Abstract: Thin film solar cells based on cadmium telluride (CdTe) are complex devices which have great potential for achieving high conversion efficiencies. Lack of understanding in materials issues and device physics slows down the rapid progress of these devices. This paper combines relevant results from the literature with new results from a research programme based on electro-plated CdS and CdTe. A wide range of analytical techniques was used to investigate the materials and device structures. It has been experimentally found that n-, i- and p-type CdTe can be grown easily by electroplating. These material layers consist of nano- and micro-rod type or columnar type grains, growing normal to the substrate. Stoichiometric materials exhibit the highest crystallinity and resistivity, and layers grown closer to these conditions show n → p or p → n conversion upon heat treatment. The general trend of CdCl2 treatment is to gradually change the CdTe material’s n-type electrical property towards i-type or p-type conduction. This work also identifies a rapid structural transition of CdTe layer at 385 ± 5 °C and a slow structural transition at higher temperatures when annealed or grown at high temperature. The second transition occurs after 430 °C and requires more work to understand this gradual transition. This work also identifies the existence of two different solar cell configurations for CdS/CdTe which creates a complex situation. Finally, the paper presents the way forward with next generation CdTe-based solar cells utilising low-cost materials in their columnar nature in graded bandgap structures. These devices could absorb UV, visible and IR radiation from the solar spectrum and combine impact ionisation and impurity photovoltaic (PV) effect as well as making use of IR photons from the surroundings when fully optimised.
Abstract: This article presents a novel method for accelerated wear of squeegees used in screen printing and describes the development of mechanical tests which allow more in-depth measurement of squeegee properties. In this study, squeegees were abraded on the screen press so that they could be used for subsequent print tests to evaluate the effect of wear on the printed product. Squeegee wear was found to vary between different squeegee types and caused increases in ink transfer and wider printed features. In production this will lead to greater ink consumption, cost per unit and a likelihood of product failure. This also has consequences for the production of functional layers, etc.,used in the construction of printed electronics. While more wear generally gave greater increases in ink deposition, the effect of wear differed, depending on the squeegee. There was a correlation between the angle of the squeegee wear and ink film thickness from a worn squeegee. An ability to resist flexing gave a high wear angle and presented a sharper edge at the squeegee/screen interface thus mitigating the effect of wear. There was also a good correlation between resistance to flexing and ink film thickness for unworn squeegees, which was more effective than a comparison based on Shore A hardness. Squeegee indentation at different force levels gave more information than a standard Shore A hardness test and the apparatus used was able to reliably measure reductions in surface hardness due to solvent absorption. Increases in ink deposition gave lower resistance in printed silver lines; however, the correlation between the amount of ink deposited and the resistance, remained the same for all levels of wear, suggesting that the wear regime designed for this study did not induce detrimental print defects such as line breakages.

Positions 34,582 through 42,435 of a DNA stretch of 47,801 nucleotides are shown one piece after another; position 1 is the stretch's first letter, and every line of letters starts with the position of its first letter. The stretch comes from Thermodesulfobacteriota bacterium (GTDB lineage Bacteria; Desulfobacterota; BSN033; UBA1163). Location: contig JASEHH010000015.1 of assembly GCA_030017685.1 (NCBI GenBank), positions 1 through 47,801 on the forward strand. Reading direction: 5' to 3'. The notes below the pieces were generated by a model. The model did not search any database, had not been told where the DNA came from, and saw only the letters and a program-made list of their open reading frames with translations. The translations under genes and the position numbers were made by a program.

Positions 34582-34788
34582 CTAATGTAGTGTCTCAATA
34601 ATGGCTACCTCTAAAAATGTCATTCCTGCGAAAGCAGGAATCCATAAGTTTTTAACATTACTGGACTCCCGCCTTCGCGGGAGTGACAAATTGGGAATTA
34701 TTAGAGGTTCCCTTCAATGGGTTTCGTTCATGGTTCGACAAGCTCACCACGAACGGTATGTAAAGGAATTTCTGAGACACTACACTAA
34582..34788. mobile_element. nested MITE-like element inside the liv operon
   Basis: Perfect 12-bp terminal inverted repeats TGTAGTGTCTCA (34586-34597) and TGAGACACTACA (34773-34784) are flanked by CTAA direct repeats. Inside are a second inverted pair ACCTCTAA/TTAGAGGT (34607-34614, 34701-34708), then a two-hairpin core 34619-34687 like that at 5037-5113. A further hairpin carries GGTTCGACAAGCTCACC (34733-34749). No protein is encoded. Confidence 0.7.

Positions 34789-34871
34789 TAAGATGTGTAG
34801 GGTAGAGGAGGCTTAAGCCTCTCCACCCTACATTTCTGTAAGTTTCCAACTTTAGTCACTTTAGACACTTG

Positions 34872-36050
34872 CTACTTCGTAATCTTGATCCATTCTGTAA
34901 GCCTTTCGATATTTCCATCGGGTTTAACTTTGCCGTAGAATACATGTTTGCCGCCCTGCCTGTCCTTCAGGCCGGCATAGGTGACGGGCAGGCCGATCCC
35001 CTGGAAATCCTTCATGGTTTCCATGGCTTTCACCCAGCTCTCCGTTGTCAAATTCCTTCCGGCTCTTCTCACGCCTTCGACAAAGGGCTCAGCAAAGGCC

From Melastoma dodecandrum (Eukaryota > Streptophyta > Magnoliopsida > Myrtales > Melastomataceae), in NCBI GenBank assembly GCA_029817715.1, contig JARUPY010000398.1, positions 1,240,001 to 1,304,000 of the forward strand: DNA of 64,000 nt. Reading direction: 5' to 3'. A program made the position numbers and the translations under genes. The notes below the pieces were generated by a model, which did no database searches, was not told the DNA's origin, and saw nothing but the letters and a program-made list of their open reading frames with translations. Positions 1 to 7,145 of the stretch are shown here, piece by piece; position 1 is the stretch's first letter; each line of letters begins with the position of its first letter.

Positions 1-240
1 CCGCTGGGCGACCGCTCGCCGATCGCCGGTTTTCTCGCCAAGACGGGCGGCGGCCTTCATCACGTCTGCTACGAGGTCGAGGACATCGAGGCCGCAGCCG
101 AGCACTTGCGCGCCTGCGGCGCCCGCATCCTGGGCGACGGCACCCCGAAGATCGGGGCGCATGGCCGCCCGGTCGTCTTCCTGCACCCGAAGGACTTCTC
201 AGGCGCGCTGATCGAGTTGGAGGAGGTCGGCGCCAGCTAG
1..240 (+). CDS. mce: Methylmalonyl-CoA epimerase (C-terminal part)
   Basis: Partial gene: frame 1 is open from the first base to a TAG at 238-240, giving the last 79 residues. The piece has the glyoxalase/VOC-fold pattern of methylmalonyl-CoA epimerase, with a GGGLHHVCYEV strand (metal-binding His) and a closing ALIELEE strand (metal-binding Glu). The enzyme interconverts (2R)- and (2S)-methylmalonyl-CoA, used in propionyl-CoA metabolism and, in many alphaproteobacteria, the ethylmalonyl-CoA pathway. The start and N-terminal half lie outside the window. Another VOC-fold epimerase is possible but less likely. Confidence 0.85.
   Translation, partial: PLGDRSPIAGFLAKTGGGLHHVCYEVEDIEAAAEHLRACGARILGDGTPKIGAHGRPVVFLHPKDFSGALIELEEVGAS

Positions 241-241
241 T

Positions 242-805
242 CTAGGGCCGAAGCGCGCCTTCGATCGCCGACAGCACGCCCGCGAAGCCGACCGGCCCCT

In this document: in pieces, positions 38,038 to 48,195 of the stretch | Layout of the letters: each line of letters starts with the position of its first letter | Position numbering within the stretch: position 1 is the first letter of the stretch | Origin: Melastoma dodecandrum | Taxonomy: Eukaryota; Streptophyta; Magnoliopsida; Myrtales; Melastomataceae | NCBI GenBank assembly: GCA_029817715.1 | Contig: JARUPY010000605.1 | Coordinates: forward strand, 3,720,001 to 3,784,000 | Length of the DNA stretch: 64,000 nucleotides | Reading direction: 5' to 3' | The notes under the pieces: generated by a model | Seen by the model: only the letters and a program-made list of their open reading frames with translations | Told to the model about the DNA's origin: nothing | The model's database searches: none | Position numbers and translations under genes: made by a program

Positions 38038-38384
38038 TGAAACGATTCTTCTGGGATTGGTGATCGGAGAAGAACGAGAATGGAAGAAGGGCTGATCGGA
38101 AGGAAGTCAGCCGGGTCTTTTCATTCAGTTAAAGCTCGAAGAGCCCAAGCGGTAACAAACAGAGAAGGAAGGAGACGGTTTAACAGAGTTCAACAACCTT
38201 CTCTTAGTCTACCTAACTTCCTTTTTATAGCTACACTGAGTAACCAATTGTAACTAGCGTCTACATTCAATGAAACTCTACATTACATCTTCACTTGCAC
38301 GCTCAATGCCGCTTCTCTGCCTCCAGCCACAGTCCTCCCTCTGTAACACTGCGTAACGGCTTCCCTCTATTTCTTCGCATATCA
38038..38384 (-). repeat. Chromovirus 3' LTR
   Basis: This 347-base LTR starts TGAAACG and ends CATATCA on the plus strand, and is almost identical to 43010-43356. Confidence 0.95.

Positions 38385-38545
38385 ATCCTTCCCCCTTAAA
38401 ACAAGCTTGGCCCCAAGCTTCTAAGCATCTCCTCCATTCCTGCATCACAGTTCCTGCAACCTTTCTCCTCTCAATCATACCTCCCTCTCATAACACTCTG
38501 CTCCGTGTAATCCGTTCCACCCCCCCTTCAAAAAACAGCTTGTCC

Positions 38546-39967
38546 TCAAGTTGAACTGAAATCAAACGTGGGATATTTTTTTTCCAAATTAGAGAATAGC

Abstract: Nanomaterials in water present an array of identifiable potential hazards to ecological and human health. There is no general consensus about the influence of anionic or cationic charge on the toxicity of nanomaterials on environmental ecology. One challenge is the limited number of scalable technologies available for the removal of charged nanomaterials from water. A new method based on polymer coating has been developed in our laboratory for rapid sedimentation of nanomaterials in aqueous suspension. Using colloidal silica as a model inorganic oxide, coating of polyvinylpyrrolidone (PVP) around the SiO2 nanoparticles produced SiO2@PVP particles, as indicated by a linear increase of nephelometric turbidity. Purification of the water sample was afforded by total sedimentation of SiO2@PVP particles when left for 24 h. Characterization by capillary electrophoresis (CE) revealed nearly zero ionic charge on the particles. Further coating of polydopamine (PDA) around those particles in aqueous suspension produced an intense dark color due to the formation of SiO2@PVP@PDA. The SiO2@PVP@PDA peak appeared at a characteristic migration time of 4.2 min that allowed for quantitative CE-UV analysis to determine the original SiO2 concentration with enhanced sensitivity and without any ambiguous identity.